Simon Raymer, Chief Information Officer
Clients are demanding ‘Blockchain’ but commercial banks need to deliver the value built on it, not just empty blurb.
Every time a new buzzword arrives, it is accompanied by a fair amount of misinformation and hyperbole alongside clients clamouring for information about what it means for them.
Blockchain is no exception. First talked of in relation to the shady dealings on the dark web as a way of hiding who was buying things they shouldn’t, it has since entered the mainstream. However, few are entirely sure of how it fits into their own day to day operations.
Commercial banks should be having conversations with their clients about Blockchain but their first duty is to educate. The problem with it is that conversations around it have been ‘consumerised’, it has become a ‘product’ and something clients expect to see featured somewhere in their portfolios.
Blockchain can deliver efficiencies
Instead, the discussion should be around what banks can deliver based on Blockchain. It has the potential to drive a huge amount of efficiency and customer satisfaction in future commercial banking, but it is not a client product per se.
A distributed online database, the Blockchain can be accessed by several users at a time, is constantly updated and is theoretically tamper proof. This protects the bank’s customers against unwarranted use of their data, potentially fraudulent transactions and gives a single source of truth in complex, multi-stage transactions.
What it also allows for is the creation of smart contracts which not only helps secure client data but has the potential to dramatically speed up banking processes.
Complex transaction automation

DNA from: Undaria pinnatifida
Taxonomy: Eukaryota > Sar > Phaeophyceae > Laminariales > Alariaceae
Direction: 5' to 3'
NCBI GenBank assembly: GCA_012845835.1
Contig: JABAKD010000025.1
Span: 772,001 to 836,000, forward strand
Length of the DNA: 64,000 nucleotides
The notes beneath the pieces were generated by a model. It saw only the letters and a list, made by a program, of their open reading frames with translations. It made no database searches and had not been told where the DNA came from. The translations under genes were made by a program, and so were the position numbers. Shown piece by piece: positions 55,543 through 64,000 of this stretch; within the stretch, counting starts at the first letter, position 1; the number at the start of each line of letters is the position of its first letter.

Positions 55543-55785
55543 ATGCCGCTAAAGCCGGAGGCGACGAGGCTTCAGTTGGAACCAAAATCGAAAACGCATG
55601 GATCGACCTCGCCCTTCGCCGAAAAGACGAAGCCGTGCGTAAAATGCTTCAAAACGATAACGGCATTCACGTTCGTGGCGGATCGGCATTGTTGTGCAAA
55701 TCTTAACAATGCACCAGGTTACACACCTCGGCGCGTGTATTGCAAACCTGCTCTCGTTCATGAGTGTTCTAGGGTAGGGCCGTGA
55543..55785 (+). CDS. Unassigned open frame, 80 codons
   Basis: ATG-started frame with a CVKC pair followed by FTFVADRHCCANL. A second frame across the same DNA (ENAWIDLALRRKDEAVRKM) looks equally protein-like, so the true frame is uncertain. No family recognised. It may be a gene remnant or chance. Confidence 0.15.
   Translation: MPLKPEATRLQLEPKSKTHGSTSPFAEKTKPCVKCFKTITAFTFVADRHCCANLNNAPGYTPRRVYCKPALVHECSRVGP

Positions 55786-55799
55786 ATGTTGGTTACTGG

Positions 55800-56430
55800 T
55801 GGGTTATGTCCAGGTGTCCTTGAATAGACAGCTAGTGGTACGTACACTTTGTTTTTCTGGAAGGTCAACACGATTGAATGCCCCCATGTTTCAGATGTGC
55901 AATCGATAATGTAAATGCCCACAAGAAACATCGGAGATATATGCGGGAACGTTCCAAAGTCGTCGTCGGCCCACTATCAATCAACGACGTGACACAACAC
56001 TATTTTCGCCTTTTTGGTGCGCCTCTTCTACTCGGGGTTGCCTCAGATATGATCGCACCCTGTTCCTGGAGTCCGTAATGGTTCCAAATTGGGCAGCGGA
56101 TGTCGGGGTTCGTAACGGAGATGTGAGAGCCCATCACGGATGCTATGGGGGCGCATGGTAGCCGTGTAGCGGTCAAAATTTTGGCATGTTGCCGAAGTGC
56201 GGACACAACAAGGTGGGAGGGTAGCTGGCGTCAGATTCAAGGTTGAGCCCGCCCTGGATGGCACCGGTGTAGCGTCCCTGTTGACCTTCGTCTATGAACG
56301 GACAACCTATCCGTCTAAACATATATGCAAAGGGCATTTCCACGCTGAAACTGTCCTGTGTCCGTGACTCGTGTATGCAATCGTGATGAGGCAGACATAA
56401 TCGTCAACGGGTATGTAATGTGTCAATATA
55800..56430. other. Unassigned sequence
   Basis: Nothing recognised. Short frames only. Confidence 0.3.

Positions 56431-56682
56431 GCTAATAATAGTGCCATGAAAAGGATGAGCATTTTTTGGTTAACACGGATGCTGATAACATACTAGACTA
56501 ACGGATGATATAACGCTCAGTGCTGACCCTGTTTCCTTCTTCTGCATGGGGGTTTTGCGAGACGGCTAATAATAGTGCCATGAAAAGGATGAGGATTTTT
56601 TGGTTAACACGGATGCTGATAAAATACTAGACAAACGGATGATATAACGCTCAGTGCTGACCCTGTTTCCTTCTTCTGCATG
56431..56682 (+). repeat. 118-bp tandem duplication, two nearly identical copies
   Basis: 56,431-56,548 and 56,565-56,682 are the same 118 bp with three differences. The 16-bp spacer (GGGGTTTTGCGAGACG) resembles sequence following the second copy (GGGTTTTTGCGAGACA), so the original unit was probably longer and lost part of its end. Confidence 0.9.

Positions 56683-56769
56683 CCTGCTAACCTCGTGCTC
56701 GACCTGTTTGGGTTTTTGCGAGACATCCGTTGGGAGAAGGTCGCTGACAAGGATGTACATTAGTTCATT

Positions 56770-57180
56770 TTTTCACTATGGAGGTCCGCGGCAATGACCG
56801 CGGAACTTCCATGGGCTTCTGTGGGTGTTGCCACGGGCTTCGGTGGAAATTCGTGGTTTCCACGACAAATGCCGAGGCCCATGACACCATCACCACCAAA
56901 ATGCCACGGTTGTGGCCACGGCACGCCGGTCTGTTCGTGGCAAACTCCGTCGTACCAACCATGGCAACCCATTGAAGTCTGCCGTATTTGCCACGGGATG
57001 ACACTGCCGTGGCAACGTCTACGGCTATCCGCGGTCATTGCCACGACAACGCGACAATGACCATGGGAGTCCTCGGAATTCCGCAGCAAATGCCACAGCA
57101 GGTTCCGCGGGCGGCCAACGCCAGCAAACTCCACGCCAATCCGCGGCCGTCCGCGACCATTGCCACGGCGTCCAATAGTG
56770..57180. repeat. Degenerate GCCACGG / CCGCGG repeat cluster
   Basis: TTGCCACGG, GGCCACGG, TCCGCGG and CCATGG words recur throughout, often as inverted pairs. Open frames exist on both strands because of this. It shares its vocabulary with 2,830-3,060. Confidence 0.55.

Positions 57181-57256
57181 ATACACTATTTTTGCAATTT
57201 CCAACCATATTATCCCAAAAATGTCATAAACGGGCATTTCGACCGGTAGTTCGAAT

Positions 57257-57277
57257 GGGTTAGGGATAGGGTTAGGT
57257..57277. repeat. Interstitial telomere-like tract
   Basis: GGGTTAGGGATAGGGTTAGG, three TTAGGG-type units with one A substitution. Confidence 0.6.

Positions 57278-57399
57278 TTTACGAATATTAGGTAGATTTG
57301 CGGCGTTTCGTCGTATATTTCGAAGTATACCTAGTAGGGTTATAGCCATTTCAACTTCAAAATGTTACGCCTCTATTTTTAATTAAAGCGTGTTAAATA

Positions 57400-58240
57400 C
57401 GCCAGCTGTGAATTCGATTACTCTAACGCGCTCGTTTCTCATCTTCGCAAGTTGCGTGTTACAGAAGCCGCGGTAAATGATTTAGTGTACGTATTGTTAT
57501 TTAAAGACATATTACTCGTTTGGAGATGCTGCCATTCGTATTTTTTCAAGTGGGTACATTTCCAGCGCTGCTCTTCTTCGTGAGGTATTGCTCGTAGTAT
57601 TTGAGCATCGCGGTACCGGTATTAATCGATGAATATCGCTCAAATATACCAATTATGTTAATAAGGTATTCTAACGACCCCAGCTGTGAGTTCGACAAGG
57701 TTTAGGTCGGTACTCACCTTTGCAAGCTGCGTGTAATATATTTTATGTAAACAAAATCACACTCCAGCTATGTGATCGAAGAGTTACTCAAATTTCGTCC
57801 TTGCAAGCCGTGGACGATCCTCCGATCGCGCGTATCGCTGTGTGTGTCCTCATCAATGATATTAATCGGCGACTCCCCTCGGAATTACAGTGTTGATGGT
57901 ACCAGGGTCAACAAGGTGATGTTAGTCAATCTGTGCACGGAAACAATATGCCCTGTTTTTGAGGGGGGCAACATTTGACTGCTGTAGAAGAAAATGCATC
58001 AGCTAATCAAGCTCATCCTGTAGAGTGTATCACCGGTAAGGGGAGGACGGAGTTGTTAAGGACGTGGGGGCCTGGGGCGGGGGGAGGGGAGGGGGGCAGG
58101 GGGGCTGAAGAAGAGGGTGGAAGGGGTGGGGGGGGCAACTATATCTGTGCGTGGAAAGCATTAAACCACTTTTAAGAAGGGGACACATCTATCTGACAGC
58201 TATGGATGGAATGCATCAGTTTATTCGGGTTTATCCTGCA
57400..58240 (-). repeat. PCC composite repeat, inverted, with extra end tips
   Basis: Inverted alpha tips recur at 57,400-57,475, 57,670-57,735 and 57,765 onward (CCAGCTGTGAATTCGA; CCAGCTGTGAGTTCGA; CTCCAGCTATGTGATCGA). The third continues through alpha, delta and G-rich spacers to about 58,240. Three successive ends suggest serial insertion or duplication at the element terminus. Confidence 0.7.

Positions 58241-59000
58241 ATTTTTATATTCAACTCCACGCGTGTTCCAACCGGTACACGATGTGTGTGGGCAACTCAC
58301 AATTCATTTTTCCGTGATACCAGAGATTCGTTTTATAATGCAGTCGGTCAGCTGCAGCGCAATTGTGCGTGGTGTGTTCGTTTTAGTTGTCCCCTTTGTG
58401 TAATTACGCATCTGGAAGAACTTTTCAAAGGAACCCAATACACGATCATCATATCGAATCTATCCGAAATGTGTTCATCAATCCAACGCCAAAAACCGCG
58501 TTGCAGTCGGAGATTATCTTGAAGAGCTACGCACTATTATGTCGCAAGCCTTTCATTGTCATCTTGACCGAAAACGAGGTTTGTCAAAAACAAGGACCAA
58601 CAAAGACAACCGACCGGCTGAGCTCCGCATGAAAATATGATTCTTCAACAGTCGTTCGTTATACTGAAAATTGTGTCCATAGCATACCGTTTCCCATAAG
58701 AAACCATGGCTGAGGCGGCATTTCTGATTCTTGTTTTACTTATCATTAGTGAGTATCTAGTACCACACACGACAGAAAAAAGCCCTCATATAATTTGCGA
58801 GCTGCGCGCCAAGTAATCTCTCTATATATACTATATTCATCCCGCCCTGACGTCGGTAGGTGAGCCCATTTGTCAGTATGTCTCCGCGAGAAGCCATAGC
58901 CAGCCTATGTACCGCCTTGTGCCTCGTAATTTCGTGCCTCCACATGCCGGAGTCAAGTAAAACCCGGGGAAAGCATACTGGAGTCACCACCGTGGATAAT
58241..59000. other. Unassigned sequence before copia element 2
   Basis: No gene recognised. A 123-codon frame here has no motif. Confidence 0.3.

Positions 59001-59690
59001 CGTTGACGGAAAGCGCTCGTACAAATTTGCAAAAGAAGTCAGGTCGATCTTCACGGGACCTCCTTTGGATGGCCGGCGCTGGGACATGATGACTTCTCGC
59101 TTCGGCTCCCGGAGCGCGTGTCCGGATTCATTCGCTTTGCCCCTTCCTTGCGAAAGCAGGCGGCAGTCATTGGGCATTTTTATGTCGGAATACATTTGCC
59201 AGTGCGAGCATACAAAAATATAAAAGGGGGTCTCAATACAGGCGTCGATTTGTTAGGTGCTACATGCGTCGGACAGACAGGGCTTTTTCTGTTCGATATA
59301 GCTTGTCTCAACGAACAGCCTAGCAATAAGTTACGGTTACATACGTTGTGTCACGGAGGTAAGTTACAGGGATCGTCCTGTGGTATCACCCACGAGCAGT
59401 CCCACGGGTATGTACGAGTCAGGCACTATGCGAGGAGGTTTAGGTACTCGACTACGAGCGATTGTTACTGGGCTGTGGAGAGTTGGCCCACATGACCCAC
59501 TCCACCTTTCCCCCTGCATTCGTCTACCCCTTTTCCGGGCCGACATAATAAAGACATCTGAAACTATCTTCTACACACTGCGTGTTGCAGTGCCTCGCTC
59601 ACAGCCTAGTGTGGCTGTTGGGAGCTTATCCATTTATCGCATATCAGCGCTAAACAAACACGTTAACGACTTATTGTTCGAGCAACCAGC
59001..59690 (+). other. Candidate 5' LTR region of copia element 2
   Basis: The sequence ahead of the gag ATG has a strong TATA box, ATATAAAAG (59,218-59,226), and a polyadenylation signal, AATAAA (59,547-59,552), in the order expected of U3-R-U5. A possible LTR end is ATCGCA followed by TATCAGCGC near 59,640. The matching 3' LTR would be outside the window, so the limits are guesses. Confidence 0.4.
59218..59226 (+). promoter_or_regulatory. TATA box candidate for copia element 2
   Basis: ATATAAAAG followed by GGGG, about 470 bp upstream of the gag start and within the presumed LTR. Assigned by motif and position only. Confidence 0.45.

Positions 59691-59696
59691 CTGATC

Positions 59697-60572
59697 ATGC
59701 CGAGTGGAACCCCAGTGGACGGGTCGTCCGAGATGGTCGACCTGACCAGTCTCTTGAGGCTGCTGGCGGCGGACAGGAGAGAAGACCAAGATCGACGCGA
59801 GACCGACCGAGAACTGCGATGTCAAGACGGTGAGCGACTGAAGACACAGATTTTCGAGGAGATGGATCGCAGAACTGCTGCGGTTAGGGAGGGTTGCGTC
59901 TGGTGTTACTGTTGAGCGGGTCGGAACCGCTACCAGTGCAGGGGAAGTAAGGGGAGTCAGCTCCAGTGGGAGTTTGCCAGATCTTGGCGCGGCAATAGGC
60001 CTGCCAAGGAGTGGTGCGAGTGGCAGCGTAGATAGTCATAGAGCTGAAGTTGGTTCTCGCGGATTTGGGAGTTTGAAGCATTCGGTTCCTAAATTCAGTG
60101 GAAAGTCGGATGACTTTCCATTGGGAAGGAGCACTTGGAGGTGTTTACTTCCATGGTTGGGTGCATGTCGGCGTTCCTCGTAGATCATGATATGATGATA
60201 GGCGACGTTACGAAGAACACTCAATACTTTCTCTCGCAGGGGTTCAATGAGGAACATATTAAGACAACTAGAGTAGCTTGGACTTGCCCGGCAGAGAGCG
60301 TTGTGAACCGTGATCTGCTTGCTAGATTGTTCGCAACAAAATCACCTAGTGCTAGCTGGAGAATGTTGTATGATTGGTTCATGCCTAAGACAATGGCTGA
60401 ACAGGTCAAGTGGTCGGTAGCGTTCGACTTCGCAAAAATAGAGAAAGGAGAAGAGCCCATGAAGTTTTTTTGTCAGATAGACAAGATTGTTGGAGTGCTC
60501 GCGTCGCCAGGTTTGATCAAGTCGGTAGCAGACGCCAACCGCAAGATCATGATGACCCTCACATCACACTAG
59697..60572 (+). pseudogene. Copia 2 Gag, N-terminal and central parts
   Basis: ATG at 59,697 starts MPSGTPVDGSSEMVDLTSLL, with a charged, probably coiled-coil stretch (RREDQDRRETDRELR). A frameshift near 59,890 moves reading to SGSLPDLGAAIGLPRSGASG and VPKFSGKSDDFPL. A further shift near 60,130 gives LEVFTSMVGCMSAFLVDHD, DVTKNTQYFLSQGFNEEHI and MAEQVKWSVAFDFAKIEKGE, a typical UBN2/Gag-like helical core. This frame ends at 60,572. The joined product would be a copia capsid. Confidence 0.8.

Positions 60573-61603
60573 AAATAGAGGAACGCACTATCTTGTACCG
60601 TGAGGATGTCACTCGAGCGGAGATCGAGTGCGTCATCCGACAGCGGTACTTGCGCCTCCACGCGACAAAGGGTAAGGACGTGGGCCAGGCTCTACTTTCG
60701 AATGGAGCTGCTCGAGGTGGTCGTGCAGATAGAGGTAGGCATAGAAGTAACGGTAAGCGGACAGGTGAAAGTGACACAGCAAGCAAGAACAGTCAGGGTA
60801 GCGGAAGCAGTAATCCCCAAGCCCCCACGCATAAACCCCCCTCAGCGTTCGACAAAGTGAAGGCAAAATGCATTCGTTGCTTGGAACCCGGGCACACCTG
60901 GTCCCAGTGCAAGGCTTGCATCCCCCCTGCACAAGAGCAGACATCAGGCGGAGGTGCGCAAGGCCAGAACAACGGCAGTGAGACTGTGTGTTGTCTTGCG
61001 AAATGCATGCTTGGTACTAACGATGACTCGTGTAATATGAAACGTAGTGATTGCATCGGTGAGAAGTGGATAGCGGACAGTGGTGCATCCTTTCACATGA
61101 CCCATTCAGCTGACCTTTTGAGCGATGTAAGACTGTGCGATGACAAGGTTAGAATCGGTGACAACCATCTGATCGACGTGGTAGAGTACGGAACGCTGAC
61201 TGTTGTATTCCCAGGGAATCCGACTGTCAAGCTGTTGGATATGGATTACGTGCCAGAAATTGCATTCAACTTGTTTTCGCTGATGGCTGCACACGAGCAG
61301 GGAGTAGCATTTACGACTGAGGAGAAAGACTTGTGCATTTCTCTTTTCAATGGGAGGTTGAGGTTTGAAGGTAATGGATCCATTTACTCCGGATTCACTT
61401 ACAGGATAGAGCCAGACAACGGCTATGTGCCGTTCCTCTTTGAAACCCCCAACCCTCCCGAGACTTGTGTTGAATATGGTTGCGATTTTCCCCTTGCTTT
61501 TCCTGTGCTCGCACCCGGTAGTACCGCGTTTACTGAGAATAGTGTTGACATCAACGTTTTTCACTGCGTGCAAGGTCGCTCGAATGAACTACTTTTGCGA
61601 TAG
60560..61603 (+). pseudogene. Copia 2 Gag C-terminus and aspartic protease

Smart contracts are a form of automated decision tree. They can be created to suit any scenario needed and can be bespoke to client needs. With a series of ‘if this then that’ decision triggers, self-executing programmes can allow for the automation of quite complex transactions and validations that would have previously taken human operatives much, much longer to complete. It’s not hard to see how valuable this time saving can be for companies trying to create a lean supply chain in response to today’s highly demand-led market.
A challenge for banks is that Blockchain was initially created to disintermediate banks from the transactional process. The system has evolved since these first principles and such disintermediation is unlikely, primarily because the original Bitcoin Blockchain is not robust enough to deal with the demands of commercial finance.
However, the competitive threat remains. Blockchain is enabling new service providers to enter the financial space, providing digital, mobile-first finance solutions to clients that are based on added value platforms such as financial dashboarding, forecasting products or demand management.
Commercial banks will have to step up and create competing products built on a Blockchain framework to deliver compelling services to clients.
It will be in the creation of these products that banks will be able to communicate the benefits of a Blockchain-enabled bank. It is very much a ‘show, don’t tell’ proposition.
Providing automated decision-making on lines of commercial credit, enhanced visibility of transactions on a purpose-built platform as well as real-time, actionable and bespoke advice - this is how clients will understand they are being served the best that Blockchain has to offer.